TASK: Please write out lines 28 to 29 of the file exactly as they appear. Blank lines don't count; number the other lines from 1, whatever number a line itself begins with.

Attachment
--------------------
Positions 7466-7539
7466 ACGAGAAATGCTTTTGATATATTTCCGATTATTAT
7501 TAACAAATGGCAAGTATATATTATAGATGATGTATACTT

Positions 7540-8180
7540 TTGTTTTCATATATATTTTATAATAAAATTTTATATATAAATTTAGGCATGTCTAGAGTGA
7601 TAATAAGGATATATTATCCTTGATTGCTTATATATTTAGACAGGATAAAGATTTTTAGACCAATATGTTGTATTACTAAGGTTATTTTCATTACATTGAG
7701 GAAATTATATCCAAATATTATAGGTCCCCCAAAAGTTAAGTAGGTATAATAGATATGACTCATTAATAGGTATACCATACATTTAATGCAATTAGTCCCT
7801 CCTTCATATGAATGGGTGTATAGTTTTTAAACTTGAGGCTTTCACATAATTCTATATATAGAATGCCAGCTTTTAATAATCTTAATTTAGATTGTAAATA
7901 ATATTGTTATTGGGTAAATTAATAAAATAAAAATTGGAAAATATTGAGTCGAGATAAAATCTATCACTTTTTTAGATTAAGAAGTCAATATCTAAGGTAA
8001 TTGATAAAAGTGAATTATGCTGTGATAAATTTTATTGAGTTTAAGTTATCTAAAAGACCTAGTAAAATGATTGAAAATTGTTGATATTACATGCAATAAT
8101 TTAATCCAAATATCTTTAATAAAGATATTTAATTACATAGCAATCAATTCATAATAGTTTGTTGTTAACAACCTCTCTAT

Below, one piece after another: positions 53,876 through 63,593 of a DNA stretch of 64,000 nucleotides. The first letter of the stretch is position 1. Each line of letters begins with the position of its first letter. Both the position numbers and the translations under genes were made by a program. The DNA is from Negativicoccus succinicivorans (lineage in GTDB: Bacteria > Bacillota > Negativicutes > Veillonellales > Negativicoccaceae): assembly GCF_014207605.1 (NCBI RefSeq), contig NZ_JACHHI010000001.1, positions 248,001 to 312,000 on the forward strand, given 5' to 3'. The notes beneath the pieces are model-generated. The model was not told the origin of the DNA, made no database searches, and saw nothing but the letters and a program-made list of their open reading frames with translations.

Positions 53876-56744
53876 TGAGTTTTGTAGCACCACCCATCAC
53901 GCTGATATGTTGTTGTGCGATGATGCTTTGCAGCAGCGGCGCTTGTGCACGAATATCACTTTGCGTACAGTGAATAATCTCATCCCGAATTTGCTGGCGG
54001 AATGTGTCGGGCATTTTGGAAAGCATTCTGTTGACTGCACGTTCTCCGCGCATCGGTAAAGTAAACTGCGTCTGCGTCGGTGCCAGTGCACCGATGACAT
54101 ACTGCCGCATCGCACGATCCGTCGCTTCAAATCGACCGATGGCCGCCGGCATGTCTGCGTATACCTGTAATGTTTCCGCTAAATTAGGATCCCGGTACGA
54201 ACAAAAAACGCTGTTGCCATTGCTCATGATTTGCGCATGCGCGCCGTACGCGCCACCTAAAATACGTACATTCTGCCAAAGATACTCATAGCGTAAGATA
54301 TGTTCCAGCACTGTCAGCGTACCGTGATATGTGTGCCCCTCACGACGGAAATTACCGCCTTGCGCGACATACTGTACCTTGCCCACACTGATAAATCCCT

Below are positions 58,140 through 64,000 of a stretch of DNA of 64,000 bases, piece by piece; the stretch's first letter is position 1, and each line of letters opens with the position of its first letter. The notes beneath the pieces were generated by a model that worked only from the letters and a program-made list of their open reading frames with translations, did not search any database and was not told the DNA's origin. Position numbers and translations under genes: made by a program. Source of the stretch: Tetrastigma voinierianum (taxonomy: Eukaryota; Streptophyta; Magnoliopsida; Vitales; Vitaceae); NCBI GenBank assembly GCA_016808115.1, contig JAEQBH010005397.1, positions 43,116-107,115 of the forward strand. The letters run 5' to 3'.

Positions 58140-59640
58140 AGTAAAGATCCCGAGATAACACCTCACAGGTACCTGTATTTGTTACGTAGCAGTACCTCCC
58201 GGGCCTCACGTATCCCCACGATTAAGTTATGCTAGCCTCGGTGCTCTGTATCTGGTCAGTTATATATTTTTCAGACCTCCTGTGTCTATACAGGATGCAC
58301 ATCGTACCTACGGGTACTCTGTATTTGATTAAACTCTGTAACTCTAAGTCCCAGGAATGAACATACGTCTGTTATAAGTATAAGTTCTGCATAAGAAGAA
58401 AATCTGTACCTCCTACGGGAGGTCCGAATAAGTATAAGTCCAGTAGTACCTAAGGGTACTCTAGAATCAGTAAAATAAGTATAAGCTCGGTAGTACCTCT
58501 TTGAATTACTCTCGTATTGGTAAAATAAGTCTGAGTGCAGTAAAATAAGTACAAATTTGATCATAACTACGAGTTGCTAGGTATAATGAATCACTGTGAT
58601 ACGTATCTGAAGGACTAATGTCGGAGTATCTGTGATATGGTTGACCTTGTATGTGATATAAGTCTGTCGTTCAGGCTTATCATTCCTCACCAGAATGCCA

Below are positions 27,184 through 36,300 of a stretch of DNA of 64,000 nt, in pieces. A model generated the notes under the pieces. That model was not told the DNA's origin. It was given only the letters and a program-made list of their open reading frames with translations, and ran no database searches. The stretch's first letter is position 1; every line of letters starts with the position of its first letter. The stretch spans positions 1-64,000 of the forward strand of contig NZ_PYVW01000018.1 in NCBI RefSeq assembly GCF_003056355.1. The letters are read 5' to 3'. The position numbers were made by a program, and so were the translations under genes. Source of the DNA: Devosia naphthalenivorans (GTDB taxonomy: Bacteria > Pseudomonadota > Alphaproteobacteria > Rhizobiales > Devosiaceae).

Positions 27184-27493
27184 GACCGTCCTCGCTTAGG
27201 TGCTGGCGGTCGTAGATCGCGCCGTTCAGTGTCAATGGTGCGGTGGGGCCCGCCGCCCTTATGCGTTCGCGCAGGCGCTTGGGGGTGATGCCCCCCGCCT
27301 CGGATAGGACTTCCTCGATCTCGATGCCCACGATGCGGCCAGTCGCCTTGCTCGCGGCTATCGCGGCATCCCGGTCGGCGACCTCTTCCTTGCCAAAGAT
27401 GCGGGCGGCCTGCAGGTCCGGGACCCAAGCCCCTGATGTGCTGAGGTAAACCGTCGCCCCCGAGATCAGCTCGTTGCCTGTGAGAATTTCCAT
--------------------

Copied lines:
Below are positions 27,184 through 36,300 of a stretch of DNA of 64,000 nt, in pieces. A model generated the notes under the pieces. That model was not told the DNA's origin. It was given only the letters and a program-made list of their open reading frames with translations, and ran no database searches. The stretch's first letter is position 1; every line of letters starts with the position of its first letter. The stretch spans positions 1-64,000 of the forward strand of contig NZ_PYVW01000018.1 in NCBI RefSeq assembly GCF_003056355.1. The letters are read 5' to 3'. The position numbers were made by a program, and so were the translations under genes. Source of the DNA: Devosia naphthalenivorans (GTDB taxonomy: Bacteria > Pseudomonadota > Alphaproteobacteria > Rhizobiales > Devosiaceae).

Positions 27184-27493